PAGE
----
General Bustillo Faces El Mozote Victims

For the first time since the start of the El Mozote trial, the former head of the Air Force, also wanted for the massacre of the Jesuit priests at the University of Central America, appeared before the court yesterday.

General Bustillo listens to defense lawyer / Photo:  La Prensa Grafica

General Bustillo listens to defense lawyer / Photo: La Prensa Grafica

"In addition to houses, the soldiers burned many corpses. Some houses were left intact because they were uninhabited; some people took refuge in the nearby mountains and saved themselves.” That was one of the accounts, part of the judicial file of the massacre at El Mozote and surrounding areas, heard yesterday by General Juan Rafael Bustillo, former head of the Air Force, in the Court of San Francisco Gotera, Morazán.

Bustillo arrived at the court to face, for the first time, accusations from the massacre committed by the Atlacatl Battalion between December 8-14, 1981, as part of a scorched-earth operation called "Operation Rescue," which left more than a thousand people dead. He did so while flipping through a copy of the Truth Commission report, where his name does not appear.

"The acts that have just been reported, and of which you were accused in 2006, constitute the following crimes, attributed to you and the other military leaders in this process: murder, deprivation of liberty, rape, aggravated damages, theft, breaking and entering, terrorism, and preparatory acts of terrorism," Judge Jorge Guzmán Urquilla informed Bustillo.

These crimes are addressed in the Criminal Code of 1973, which has since been repealed.

The case began in October 1990 when one of the victims, Pedro Chicas Romero, filed a complaint. The proceedings, advanced by the judge as established by law, continued until 1993, due to the Amnesty Law.

In 2006, private accusers filed a new indictment where they asked to reopen the case. The court decided to open it in 2016, following the repeal of the Amnesty Law.

The judge added that the indictment against General Bustillo is motivated "by the fact that, when these events happened, you commanded El Salvador’s Air Force. It was said in the reading of the facts that these operations were preceded by bombings executed by aerial troops."

The judge listed the reasons for each of the crimes attributed to General Bustillo and 31 other senior military officers (14 of whom are already dead) that were committed during the military operation that ended in what was considered the largest massacre during the Salvadoran civil war and the worst in Latin America’s recent history.

General Bustillo committed murder, said the judge, because the intellectual authors acted with treachery and premeditation, with the means to produce great havoc. He is also charged with the crime of aggravated rape because "military personnel raped the young women who lived in El Mozote and nearby places."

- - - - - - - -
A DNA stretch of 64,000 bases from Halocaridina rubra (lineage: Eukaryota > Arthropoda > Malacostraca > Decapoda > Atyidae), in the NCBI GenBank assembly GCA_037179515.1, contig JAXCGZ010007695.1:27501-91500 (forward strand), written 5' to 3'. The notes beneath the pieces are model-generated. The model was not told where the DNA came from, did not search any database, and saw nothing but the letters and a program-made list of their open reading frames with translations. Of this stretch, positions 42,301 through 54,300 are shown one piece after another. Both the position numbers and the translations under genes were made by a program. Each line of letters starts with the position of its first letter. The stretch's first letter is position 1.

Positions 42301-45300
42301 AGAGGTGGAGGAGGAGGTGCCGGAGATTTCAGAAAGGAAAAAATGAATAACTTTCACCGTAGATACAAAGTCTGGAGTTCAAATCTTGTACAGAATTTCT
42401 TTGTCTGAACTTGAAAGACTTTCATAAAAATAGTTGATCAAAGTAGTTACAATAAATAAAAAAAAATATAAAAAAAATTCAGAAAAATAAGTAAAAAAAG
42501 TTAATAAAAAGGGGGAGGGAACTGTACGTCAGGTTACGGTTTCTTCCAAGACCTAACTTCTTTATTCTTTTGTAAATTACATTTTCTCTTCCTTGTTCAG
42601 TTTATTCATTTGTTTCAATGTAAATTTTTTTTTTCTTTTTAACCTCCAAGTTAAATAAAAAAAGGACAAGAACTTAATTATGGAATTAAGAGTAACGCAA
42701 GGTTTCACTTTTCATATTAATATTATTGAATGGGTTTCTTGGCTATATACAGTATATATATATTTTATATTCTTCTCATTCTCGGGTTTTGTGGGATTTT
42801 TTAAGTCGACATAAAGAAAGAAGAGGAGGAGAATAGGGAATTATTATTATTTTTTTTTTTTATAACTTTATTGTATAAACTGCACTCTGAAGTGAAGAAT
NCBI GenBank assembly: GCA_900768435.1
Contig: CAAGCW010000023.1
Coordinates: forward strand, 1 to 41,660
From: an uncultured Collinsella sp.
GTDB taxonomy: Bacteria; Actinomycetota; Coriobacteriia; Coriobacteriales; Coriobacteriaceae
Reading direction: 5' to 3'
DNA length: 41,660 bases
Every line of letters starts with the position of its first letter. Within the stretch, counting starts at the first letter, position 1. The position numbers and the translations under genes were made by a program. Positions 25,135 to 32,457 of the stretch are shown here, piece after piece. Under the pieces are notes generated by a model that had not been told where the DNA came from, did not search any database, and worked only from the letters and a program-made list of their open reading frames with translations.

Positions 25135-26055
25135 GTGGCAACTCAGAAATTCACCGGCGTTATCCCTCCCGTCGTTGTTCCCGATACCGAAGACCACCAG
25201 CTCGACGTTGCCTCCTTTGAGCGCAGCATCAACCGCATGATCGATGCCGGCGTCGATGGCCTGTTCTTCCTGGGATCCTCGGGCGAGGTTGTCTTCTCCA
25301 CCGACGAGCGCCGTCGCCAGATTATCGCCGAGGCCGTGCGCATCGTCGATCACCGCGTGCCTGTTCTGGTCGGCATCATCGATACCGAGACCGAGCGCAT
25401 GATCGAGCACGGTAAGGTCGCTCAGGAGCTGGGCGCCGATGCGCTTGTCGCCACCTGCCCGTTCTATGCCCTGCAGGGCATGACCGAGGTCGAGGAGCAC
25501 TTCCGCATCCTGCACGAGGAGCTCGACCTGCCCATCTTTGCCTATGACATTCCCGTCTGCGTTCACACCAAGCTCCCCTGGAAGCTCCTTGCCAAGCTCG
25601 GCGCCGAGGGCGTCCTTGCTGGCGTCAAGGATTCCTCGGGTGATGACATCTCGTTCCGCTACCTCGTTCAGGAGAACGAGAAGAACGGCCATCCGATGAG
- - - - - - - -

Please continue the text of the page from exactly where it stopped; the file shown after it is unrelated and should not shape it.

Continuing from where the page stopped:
The facts of the case also establish the crime of aggravated deprivation of liberty, "because many people were deprived of liberty under threats, violence, and conditions that impaired their dignity." In addition, the military leaders are charged with the crime of breaking and entering because soldiers violently forced entry into the houses.

The judge told General Bustillo that they also charged him with acts of terrorism, "because it is alleged that these acts were carried out with the purpose of exterminating and destroying the civilian population of that area to produce fear using weapons of high destructive power.”

And finally, he notified Bustillo that he must also face the crime of preparatory acts of terrorism, "in view of the fact that all these acts were previously planned from the highest spheres of the military leadership at that time, that is to say, in December 1981.”

After hearing the charges, Bustillo wanted to testify at the hearing yesterday; but the public defender advised against it and the general recanted. At the end of the hearing, Bustillo decided to stay and listen to the testimony of María del Rosario López Sánchez.

The prosecution (private accusers) asked to remove the general so as not to affect the witness, but after a recess for the psychologist to evaluate López Sánchez, she testified about how 24 members of her family were massacred in El Mozote in December 1981. Lopez Sanchez told the judge about the murder of her parents. She did it in front of General Bustillo.

When the prosecution asked her to name the victims, she could only get through four names before breaking down in tears. "I’m sorry, but it is not easy to lose your whole family and then go on giving statements," she said after recovering.

In the afternoon, Maria Margarita Chicas de Argueta, a survivor of the massacre, told how Colonel Domingo Monterrosa, head of the Atlacatl battalion, killed her husband and six other men on a farm in Arambala on December 8, 1981.

After committing that massacre, according to Chicas de Argueta, the soldiers left for El Mozote.

"I know because they said that before getting on the trucks," she said.


Translated from Flores, R. (October 20, 2017). General Bustillo encara a las víctimas de El Mozote. La Prensa Grafica. Retrieved from